Switzerland disposes of a dense network to provide extensive financial protection to people living and working here as well as their families against risks that go beyond what can be managed individually.
Some say it’s too much protection, others say it’s not enough. Ongoing development of the social security system and its adaptation to new challenges is thus a constant balancing act between what’s feasible and what’s desirable.
Even so, compared to other countries, the current system of social security provides a good level of protection: social security covers essential life events, starting with the costs of birth, to occupational accidents and up to death.
The ten federal acts
Below is an overview of the contents of the individual social security schemes:
- Old Age and Survivors Insurance (OASI)
- Invalidity Insurance (IV)
- Supplementary Benefits (SB)
- Loss of Earnings Compensation (LEC)
- Unemployment Insurance (ALV)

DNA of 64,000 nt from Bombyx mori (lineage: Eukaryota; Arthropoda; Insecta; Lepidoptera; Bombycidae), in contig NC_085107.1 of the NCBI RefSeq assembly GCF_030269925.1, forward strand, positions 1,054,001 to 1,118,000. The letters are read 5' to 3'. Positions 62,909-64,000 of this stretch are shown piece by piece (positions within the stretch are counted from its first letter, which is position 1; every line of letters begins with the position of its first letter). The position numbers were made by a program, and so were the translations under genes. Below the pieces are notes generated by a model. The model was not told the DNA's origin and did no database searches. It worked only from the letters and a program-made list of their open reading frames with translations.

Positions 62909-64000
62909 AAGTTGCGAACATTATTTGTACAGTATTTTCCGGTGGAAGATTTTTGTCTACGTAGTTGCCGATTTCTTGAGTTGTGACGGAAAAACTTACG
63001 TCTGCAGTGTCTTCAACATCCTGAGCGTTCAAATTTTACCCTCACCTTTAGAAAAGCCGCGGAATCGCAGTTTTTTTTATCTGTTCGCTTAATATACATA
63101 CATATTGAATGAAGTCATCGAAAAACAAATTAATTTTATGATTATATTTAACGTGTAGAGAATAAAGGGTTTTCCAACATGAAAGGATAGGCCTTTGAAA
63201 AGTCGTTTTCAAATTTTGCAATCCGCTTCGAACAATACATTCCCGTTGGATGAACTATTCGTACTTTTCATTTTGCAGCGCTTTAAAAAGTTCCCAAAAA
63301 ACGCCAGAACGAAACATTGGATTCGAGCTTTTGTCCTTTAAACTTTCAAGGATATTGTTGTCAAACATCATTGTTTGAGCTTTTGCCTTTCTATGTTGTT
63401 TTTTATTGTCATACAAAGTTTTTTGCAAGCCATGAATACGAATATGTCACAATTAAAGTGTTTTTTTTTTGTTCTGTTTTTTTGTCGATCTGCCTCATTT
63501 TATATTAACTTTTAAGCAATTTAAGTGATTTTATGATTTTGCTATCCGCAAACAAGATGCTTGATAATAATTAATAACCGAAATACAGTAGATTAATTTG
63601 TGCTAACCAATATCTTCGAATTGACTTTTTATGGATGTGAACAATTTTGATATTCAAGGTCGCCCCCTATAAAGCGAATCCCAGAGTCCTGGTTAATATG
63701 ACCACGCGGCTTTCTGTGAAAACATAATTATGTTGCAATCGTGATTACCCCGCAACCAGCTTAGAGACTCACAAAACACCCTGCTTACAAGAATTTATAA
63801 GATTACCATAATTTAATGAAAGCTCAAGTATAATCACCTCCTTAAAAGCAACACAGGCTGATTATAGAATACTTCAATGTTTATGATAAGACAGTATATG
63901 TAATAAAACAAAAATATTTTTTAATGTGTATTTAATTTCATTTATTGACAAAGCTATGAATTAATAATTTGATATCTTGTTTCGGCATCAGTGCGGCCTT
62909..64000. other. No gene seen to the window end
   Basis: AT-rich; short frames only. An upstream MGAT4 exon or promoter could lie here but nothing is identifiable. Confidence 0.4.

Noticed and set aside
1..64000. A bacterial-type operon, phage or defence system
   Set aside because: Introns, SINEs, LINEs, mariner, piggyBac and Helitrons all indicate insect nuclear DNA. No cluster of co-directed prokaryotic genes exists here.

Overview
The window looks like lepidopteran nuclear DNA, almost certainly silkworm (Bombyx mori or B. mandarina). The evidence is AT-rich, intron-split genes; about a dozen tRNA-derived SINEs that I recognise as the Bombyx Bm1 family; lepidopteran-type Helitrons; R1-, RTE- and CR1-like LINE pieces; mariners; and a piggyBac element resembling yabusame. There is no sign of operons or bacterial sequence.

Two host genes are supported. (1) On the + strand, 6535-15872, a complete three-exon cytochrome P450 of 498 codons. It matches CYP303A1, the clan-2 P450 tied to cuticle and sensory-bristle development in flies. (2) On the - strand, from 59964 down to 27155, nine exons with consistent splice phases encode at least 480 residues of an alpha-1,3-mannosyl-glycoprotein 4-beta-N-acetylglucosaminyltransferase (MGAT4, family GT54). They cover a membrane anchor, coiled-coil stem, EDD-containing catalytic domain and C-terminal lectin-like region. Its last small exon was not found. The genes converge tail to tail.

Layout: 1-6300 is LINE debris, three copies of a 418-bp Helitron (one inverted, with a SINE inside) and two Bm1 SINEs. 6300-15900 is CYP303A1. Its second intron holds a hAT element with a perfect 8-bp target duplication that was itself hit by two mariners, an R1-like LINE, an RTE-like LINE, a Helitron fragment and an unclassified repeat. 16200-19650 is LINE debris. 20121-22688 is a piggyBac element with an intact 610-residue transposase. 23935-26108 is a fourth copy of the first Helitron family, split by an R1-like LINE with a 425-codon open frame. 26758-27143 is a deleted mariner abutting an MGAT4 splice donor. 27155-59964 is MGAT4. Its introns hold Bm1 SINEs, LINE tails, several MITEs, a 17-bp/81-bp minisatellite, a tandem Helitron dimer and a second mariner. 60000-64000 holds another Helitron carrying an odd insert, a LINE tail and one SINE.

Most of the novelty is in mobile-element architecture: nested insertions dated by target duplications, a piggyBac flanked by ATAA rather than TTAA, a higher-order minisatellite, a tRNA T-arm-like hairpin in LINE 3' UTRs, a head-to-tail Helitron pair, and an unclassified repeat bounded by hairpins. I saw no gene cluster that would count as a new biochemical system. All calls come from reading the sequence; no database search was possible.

- Accident Insurance (UV)
- Health Insurance (HI)
- Military Insurance (MI)
- Occupational Benefits Provision or 2nd Pillar
- Family Allowances (FA)
- Cover for Maternity
- Not Social Security: Welfare Assistance
Advice for insured persons
Schweizerische Unfallversicherungsanstalt (Suva)
Advice for SMEs
The Federal Social Insurance Office’s “Ratgeber Sozialversicherung” (Social Insurance Adviser) provides small and medium-sized enterprises with a comprehensive overview of the individual insurance schemes as well as useful assistance on how to deal with social security companies.
Advice for foreigners
The brochure “Swiss social insurance system: Sojourn in Switzerland and departure” explains the Swiss social security basics.
Last modification 05.07.2018